Our Guide to Cannabis Consumer Insights
The legal cannabis industry has existed for only a couple of decades , and as the industry progresses, so do es consumer behavior, engagement, and expectations. The proliferation of legal cannabis has uncovered numerous buyer personas , from Microdosing Mamas to Boomerangs, each with their own habits and preferences. Businesses need to understand their current and prospective consumers in order to effectively market products and grow their company.
Importance of Consumer Insights + Finding the Right Target Audience in Cannabis
Brands aim to make decisions from their own consumer data – assuming they can pull insights in a clean manner . These insights fuel marketing, product, and overall business decisions. The challenge , however, comes from ensuring the data is truly representative of this rapidly moving market, as well as extracting t he proper insights and new trends that put your company in a good position to succeed.
Consumer insights provide a complete view of the types of people that could be your next customers, fueling impactful messaging, compelling products, and greater returns.
Demographics of Cannabis Consumers
Demographics are foundational to deep consumer insights. Segmenting a population by using demographics allows companies to determine the size of a potential market. Companies also leverage them in order to make decisions on new products, marketing strategies, and content. These can include:
Having children or not
Cannabis consumers of all different demographics will have varying behaviors across product preference, frequency of use, average spend per product, and more. For example, college students may prefer flower and are less likely to be brand loyal while married women 40-50 may prefer low-dose edibles . Changing one or two demographic attributes in your analysis can drastically change what the data tells you .
Cannabis Users by Generation
Millennials as a cohort are actually declining in their overall market share as older groups take up cannabis and expand the consumer base, but this generation represents the leading edge of cannabis use. Younger consumers are considering cannabis as a typical product that fits within their lifestyle.
While Generation X have historically lagged behind in cannabis use, 2019 appears to be the year they came back to cannabis. Use across Gen X age brackets is generally up as they adapt to a familiar format in flower.
Baby Boomers as a population have been responsible for huge socio-economic shifts in our society, and their push for medical-use cannabis continues today. Boomers as a whole greatly over-index in citing chronic pain as an ailment compared to the general cannabis using population. Their affinity for cannabis products for use in medical, health and wellness, or adult-use is as robust as any other generation.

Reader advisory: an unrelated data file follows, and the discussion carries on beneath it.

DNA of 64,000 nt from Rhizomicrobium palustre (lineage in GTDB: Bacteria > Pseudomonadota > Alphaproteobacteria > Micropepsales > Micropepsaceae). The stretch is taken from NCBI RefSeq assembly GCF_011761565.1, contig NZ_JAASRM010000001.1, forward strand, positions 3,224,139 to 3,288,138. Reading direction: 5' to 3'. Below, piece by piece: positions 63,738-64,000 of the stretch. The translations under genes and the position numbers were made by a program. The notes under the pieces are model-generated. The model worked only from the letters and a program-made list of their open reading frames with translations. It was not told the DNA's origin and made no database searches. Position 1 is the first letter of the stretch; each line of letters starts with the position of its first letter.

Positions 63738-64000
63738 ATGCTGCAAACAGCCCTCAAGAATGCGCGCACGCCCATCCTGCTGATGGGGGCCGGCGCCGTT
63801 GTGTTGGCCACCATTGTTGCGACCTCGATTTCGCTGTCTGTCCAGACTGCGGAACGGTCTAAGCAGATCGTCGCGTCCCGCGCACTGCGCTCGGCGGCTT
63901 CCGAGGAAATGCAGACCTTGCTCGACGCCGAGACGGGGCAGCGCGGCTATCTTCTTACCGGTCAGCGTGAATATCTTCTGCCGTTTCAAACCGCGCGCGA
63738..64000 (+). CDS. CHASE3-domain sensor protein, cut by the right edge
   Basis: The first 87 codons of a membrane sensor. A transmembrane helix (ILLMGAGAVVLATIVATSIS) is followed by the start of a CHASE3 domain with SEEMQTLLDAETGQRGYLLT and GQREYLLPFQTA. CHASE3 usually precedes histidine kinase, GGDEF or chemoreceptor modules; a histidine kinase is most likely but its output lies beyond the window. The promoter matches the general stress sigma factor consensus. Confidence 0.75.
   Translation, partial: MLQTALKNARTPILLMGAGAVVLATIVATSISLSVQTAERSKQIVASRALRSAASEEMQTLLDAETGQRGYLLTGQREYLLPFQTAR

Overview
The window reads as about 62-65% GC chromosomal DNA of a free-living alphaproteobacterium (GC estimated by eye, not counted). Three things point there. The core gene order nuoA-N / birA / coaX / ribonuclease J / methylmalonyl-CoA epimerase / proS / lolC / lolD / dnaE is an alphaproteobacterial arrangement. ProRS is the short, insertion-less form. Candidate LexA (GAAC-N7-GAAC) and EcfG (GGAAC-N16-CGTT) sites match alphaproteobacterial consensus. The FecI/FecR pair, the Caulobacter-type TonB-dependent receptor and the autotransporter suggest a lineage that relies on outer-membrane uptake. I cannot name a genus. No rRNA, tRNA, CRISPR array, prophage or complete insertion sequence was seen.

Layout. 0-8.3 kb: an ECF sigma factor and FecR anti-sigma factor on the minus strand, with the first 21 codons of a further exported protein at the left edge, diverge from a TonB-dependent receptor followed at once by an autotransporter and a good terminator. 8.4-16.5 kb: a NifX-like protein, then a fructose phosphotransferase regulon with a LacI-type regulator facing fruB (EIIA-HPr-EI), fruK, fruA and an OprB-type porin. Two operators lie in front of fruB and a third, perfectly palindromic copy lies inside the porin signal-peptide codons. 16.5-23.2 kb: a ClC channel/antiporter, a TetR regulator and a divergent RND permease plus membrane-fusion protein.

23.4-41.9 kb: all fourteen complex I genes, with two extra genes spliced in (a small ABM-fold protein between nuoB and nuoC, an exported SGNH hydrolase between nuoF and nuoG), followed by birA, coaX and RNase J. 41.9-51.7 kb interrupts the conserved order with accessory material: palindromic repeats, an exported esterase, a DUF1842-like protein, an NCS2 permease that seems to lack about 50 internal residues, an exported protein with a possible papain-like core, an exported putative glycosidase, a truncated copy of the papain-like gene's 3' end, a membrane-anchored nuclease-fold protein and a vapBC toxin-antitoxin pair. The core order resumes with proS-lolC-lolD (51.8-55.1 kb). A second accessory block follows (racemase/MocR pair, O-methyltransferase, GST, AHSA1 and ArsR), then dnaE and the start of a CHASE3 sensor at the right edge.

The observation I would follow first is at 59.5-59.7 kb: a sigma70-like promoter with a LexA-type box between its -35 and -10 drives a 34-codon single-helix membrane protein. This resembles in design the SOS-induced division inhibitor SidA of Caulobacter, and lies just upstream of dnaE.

Cannabis Usage Behaviors
Many c annabis consumers are used to the dynamics of the illicit market . They often have a dealer they purchase flower from or get products through friends. As the industry progresses, more products enter the fold, and cannabis retail grows, consumer paths to purchase and usage behaviors will become even more complex.
Th ese behaviors can be broken down by asking 4 simple questions: How? Why? What? Where?
How Consumers Use Cannabis
While cannabis has gone national geographically, it has also spread its incidence across demographics. New markets, new products that offer ease of use, product clarity and growing public support all have attracted cannabis consumers of all kinds within the past few years.
How consumers use c annabis heavily varies depending on things like demographics. Just like our example above, consumers of all kinds will have different preferences on how they consume – via edibles, vapes, flower, etc.
Many consumers don’t use cannabis every day (though a significant portion use 5+ days/week). Frequency of use is important for developing consumer insights as brands look for additional opportunities to incorporate themselves in the daily lives of consumers.
Cannabis Consumer Trend: Cali Sober
Young people are drinking less and using cannabis more, leading to the “Cali Sober” trend that has been around since about 2019. Cannabis consumption can be more universal than alcohol. Additionally, cannabis doesn’t cause hangovers, and is nearly impossible to consume a dangerous amount of it, unlike alcohol. Cannabis consumption is also usually 0 calories or carbs (unless we’re talking about edibles).
Why Consumers Use Cannabis
Consumers use cannabis for many reasons and for a variety of occasions . Understanding the ‘why’ drives anything from product and brand messaging to distribution strategy and partnerships . When it comes to medical conditions, m any consumers use cannabis for anxiety or chronic pain . There are occasions, both in and out of the home, where are a growing portion of consumers are using cannabis. From relaxing at home and concerts, to outdoor activities and nightclubs, companies are leveraging occasions, experiences, and use cases to drive higher consumer engagement and loyalty.